In Pace with Transfiguration Day

With an early Easter, we have a short Epiphany season this year in the church. This coming Sunday is its climax with the Transfiguration of the Lord. We started Epiphany with a voice from heaven affirming Jesus at his baptism, and we end with God’s voice again declaring the Lord’s special relationship with the Father. The heavenly affirmation to Jesus expresses something that everyone longs for: We are both “loved” and “chosen.” Great words to hear as we wonder who we are and why we’re here.

Remember the story of the priest who was out walking the streets of Moscow during the days of the Soviet Union. He was deep in thought while praying and pondering his calling. Absent-mindedly he wandered into a forbidden security zone near the Kremlin. A soldier startled him when, with rifle in hand, he asked, “Who are you and why are you here?” The priest then oddly asked the soldier what his monthly salary was as the soldier looked at him with a quizzical look. Finally the soldier blurted out a figure. The priest then told the soldier, “I’ll double your pay if every night you ask me the same two questions: ‘Who are you?’ and ‘Why are you here?’” The soldier agreed, and the priest’s sense of call gradually returned.

Transfiguration Day gives us the same opportunity. It allows us to be with Jesus on the sacred mountain and hear God’s call on our lives. It is a “thin place,” as the Celts beautifully described their sacred locations for interactions with God. The veil between this world and the unseen one are literally thin. We can palpably sense there is something otherworldly afoot. We can get distracted like Peter, who on that first Transfiguration wanted to get busy and do the mundane thing of building shelters for Jesus, Moses, and Elijah, or we can focus only on Christ and listen to him.

Which will it be is the choice we make every day. Do we do as the old hymn’s title says, “Take Time to be Holy,” or miss the thin place and remain thick-headed? To be sure, there are places that are more conducive than others for reflection and worship. Several guys were asking each other about their devotional practices and what worked best. One guy said that his best worship was done with his face and hands raised toward heaven. Another said that his best way to approach God was prostrate on the ground in total humility. The third man said, “Both of those sound fine, but the best worship I ever did was when I fell into a well and was praying while I was dangling upside down from the bucket.”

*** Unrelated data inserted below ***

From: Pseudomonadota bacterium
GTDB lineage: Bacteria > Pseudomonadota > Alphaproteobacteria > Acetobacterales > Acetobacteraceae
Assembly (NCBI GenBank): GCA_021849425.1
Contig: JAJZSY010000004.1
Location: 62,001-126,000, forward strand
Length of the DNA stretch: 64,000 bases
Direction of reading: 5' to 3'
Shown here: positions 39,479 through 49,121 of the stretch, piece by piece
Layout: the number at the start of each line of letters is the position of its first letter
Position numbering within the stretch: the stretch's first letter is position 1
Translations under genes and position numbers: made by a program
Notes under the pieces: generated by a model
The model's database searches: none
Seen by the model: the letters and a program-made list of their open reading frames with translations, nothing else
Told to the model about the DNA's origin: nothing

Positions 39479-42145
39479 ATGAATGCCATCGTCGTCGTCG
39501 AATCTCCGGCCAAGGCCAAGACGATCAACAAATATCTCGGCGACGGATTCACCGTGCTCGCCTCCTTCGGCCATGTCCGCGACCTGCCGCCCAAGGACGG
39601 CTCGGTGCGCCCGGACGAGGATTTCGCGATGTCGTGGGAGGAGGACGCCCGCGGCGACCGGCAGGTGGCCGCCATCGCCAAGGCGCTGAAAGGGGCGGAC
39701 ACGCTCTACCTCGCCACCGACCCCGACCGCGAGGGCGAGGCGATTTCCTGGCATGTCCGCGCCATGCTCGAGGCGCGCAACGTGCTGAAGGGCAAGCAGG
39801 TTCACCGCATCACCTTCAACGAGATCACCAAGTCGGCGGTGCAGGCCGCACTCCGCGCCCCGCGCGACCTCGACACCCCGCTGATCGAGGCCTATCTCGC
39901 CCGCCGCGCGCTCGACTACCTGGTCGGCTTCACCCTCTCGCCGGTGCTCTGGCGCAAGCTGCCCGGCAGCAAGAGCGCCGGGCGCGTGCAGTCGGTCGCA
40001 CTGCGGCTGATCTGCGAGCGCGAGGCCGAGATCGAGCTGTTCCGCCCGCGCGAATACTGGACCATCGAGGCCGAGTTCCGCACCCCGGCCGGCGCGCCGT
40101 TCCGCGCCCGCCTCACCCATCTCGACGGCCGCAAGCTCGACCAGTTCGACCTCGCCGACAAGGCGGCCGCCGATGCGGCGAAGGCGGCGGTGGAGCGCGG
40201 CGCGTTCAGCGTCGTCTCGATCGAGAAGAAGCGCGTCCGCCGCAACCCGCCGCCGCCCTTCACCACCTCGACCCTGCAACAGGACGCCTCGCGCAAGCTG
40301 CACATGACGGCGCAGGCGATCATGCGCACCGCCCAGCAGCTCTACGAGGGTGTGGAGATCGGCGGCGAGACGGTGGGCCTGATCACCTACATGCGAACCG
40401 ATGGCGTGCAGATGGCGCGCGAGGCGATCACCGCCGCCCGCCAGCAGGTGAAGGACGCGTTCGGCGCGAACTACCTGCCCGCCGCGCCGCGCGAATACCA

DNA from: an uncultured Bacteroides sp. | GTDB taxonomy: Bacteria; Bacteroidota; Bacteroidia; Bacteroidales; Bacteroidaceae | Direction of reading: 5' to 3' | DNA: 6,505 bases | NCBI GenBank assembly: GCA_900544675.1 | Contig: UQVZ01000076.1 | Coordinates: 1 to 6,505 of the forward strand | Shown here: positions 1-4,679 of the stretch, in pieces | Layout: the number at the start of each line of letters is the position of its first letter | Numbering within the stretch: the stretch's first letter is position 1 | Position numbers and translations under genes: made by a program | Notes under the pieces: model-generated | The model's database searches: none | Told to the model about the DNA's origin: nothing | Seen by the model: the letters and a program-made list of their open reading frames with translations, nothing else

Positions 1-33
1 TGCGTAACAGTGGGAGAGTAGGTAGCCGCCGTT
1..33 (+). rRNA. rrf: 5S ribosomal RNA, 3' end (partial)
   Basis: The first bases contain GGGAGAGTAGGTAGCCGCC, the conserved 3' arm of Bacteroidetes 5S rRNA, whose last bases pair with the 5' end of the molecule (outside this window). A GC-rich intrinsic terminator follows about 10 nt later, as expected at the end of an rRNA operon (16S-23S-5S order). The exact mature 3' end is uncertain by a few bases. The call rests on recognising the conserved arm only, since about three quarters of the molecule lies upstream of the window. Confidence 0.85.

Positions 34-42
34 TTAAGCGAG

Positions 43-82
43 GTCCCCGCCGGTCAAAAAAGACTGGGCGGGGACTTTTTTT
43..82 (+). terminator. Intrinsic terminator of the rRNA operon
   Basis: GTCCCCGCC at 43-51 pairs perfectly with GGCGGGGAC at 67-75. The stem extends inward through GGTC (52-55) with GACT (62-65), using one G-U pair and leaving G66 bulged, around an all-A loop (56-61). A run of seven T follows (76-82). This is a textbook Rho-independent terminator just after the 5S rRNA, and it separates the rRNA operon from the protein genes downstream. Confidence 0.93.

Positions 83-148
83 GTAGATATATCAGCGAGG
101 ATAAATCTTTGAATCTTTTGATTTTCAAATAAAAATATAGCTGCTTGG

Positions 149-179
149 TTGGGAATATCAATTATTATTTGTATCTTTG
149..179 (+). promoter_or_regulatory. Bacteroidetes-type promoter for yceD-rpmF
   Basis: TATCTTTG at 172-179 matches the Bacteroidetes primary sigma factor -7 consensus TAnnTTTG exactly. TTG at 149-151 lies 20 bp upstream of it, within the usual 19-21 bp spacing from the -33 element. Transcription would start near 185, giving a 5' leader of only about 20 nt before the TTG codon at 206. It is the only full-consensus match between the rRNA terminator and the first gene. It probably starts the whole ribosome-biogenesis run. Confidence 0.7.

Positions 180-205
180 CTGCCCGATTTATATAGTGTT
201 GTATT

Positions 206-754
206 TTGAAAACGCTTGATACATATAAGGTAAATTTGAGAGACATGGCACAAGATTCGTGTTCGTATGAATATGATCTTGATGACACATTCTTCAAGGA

Sometimes, as a clergyperson, it’s hard for me to have a set worship practice that works best. My worst temptation is to turn my conversations with God into sermon fodder. This is my version of Peter’s jumping to doing something at the expense of just being still. Of course, I have devotional routines that I make myself do. Right now, I read three devotionals daily and the Bible chapters that go with them. All three are by Chris Tiegreen: God With Us, Experiencing God’s Presence, and At His Feet. It’s good stuff, not perfect, but certainly good. You might ask, “Why three?” The answer is because I’m a little dense sometimes. It takes me about halfway through them before I settle down enough to turn off my mental to-do list. Then I’m able to hear God speak.

What are your thin places? Some are easier to identify than others. Outdoors is a no-brainer choice for me. On top of Mt. Mitchell at 6,684 feet up is a glorious and sacred place. Paddling the New River with the rhythms of alternating rapids and sloughs help me get in pace with the heartbeat of God. This week it was the thin place of a new grandchild’s birth. Not only was holding little Jude a wonderfully peaceful expression of God’s presence, but I also felt the Divine while I was relegated to staying at Josh and Karen’s while Kaela (4) and Joella (2) slept.

They have a baby monitor that wirelessly connects to the girls’ room with video and sound. All night long I could hear their breathing, in and out, so wondrously peaceful, and I could see them safe and sound. It was hypnotic and special, but I could barely wait until morning to tell them they had a baby brother! Isn’t that an analogy for us? If we go through life exhaling the mundane and inhaling the sacred, all the while anticipating that God is going to show up, then God will do just that! We will be as transfigured as Kaela and Joella’s faces were when they got the news about their new brother: Jude Zechariah McClendon.

When have you felt closest to God? It doesn’t have to be a literal mountain top experience. It may have occurred when you were in the deepest darkest valley. The Lord, through the psalmist (Psalm 46:10), beckons us: “Be still and know that I am God.” To know God is to know who you are and why you’re here. I invite you to listen.

The Calm before the First Rapids – South Fork of New River

New River Rapid

Brain Surgery to Birthing a Baby

It’s a new day, a new season. I welcome Pentecost for lots of reasons this year! This morning at 6:28 a.m. a new granddaughter was born. Joella Anne McClendon was born to Josh and Karen and beautifully welcomed by her big sister Kaela. Joella is an interesting name, and it fits both Pentecost and my family. Her birth will always be connected to the Spirit’s power predicted by the prophet Joel (Joel 2:28-32) and fulfilled on the first Pentecost. As for the name’s connection to us, I can name at least 17 family members who have been named Joel. Joel/Joella is a great name that literally means, “The Lord is God!” Josh’s Hebrew classes have come in handy as he and Karen have selected names. Whenever there is an “el” in a name you can bank on God showing up because it is a shortened rendition of Elohim (God). Way to go in sharing the faith-reminders of Kaela (“Who is Like God?”) and Joella (“The Lord is God!”).